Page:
Cookies and Their Impact Term Paper

Pages: 10 (2543 words)  ·  Bibliography Sources: ≈ 14  ·  File: .docx  ·  Level: College Senior  ·  Topic: Education - Computers

SAMPLE EXCERPT . . .
When a user initially connects to the DoubleClick server to select a banner, the server assigns the browser a cookie with a specific identification number.

When the user has been assigned this number, the server will recognize him any time he connects to any Web site that subscribes to the DoubleClick Network. Over a period of time, DoubleClick develops a list of which member sites the user has visited and revisited, using this information to create a personal profile of the user's tastes and interests.

The DoubleClick server then uses this profile to handpick advertising banners based on the user's individual preferences. This also allows the company to create audience profiles and rating the success of the advertisements.

While names and e-mail addresses are not part of the information that DoubleClick tracks, other information that the browser leaves behind is enough to allow it to identify the user. Therefore, many critics say that DoubleClick's use of cookies violates Internet security.

While the majority of cookies are harmless efforts to improve Web browsing, many can be intrusions on Internet privacy. There are many features and methods that allow users to refuse cookies. Woodruff suggests that users allow transient cookies, which are only active during a particular browsing session and refuse persistent cookies, which store user identification information over an extended period.

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The impact of cookies on Internet security implications has grown along with the size of the Internet. Many websites use cookies to implement access control schemes of different types.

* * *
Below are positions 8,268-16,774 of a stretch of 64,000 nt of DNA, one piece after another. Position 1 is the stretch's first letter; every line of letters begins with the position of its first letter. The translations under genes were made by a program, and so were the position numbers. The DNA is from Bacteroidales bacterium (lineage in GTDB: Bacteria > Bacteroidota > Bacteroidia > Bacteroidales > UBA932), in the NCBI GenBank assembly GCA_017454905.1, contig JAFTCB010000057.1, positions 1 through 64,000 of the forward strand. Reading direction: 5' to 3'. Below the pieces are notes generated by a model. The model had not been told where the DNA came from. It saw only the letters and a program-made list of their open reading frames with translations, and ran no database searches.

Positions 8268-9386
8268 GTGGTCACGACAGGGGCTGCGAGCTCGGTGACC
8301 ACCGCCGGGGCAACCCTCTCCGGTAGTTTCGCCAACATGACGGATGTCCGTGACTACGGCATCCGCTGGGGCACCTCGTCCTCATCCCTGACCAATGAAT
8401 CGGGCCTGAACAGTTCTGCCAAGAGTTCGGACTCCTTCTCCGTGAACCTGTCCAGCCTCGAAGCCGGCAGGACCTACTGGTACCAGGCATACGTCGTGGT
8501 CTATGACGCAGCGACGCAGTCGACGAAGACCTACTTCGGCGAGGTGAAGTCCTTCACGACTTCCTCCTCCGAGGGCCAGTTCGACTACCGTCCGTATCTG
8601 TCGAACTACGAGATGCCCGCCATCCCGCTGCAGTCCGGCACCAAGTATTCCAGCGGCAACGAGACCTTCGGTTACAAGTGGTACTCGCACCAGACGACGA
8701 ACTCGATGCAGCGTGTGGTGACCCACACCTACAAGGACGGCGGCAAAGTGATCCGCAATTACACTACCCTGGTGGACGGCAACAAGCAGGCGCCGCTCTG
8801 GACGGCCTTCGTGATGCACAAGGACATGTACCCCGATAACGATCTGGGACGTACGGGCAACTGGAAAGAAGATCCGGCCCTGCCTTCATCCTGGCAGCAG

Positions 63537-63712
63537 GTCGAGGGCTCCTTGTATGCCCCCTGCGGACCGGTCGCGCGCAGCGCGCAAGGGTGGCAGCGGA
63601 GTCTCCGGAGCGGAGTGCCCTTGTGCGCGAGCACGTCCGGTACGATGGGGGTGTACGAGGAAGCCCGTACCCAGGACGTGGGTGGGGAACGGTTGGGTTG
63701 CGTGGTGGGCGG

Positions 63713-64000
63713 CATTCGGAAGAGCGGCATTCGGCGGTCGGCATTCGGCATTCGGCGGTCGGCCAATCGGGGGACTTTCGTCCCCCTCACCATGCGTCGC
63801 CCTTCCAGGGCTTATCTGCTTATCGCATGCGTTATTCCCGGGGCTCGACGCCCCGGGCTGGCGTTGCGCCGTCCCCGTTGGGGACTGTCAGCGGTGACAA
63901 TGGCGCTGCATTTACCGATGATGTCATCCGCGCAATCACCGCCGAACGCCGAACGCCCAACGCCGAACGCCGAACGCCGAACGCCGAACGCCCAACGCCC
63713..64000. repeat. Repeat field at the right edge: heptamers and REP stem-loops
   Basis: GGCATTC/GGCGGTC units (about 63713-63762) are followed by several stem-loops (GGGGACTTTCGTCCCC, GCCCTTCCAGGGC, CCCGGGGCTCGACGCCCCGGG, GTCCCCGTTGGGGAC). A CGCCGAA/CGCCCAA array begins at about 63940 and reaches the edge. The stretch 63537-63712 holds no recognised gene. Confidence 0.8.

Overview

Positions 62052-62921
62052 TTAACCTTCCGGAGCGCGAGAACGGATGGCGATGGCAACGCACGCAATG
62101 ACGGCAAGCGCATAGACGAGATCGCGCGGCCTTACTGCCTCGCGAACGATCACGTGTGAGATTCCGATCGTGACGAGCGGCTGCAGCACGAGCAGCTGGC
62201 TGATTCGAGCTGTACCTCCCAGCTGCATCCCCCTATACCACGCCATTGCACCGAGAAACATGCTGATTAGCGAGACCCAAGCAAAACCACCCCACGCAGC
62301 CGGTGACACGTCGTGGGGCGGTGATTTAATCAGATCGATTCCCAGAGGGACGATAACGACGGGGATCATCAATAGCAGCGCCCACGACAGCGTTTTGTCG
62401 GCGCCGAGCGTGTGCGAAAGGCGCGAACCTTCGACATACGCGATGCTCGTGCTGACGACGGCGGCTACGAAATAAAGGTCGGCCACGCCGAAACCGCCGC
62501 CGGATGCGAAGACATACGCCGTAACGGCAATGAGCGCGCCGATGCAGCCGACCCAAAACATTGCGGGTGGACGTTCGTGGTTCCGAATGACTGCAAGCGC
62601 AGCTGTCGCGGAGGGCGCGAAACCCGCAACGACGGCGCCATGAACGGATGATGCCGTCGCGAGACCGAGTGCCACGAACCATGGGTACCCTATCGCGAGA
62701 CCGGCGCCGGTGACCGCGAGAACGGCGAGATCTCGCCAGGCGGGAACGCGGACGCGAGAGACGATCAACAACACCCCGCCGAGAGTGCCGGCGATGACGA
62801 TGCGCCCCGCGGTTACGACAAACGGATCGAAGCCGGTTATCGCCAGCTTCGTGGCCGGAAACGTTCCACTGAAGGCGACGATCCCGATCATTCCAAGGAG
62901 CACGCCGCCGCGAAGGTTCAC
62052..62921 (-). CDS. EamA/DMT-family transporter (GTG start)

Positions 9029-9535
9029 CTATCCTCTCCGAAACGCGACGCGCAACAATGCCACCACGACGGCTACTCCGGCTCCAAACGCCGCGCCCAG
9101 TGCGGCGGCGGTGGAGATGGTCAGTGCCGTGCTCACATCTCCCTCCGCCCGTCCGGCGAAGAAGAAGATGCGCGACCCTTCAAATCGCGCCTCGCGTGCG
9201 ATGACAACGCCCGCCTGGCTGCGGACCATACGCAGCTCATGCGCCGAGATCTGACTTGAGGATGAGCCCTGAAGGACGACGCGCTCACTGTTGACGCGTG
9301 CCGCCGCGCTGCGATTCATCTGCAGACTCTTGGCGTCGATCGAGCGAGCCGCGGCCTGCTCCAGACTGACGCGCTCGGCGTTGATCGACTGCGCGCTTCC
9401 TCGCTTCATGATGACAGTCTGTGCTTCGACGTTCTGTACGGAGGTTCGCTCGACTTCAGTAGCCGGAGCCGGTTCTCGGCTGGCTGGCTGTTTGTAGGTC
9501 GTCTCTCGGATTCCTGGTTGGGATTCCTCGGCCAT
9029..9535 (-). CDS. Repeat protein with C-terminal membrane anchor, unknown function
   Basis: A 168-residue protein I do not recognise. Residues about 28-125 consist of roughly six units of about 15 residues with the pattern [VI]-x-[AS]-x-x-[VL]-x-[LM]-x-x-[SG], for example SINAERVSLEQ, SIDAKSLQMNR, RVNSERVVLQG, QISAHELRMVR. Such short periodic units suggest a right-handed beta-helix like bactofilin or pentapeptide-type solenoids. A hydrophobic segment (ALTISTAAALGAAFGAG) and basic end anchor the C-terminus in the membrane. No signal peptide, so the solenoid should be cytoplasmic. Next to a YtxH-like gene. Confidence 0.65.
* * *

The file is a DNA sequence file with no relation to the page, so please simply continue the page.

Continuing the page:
For example, a site that requires a user name and password may pass a cookie back to the user's browser the first time the user logs in. After the initial session, the site may allow the user access to restricted pages if his browser can produce a valid cookie.

Term Paper on Cookies and Their Impact on Assignment

This process can be advantageous to the site but may also make it vulnerable to exploitation by hackers or other third parties. A hacker could use a packet sniffer to intercept the cookie as it passes from the browser to the server, using it to obtain free access to the site.

Due to the fact that browsers use the domain name system to determine what cookies belong to a server, browsers can be tricked into sending cookies to a rogue server simply by temporarily subverting the domain name server. If the cookie is persistent, it can also be stolen from the user's cookie database file.

Cookies can also impact Internet security when they are used as session IDs in a transaction processing system to preserve state throughout a multi-part transaction. For example, some systems use cookies in a system that allows employees access to corporate information. If the cookie is intercepted, a hacker could use it to make unauthorized transactions.

For this reason, systems that use cookies for authentication and state-preservation must take measures to protect the system from cookie interception (Lowe). Woodruff advises that system developers ensure that cookies contain as little private information as possible. In addition, cookies should contain data that allows the system to verify that the authentication of the person using it.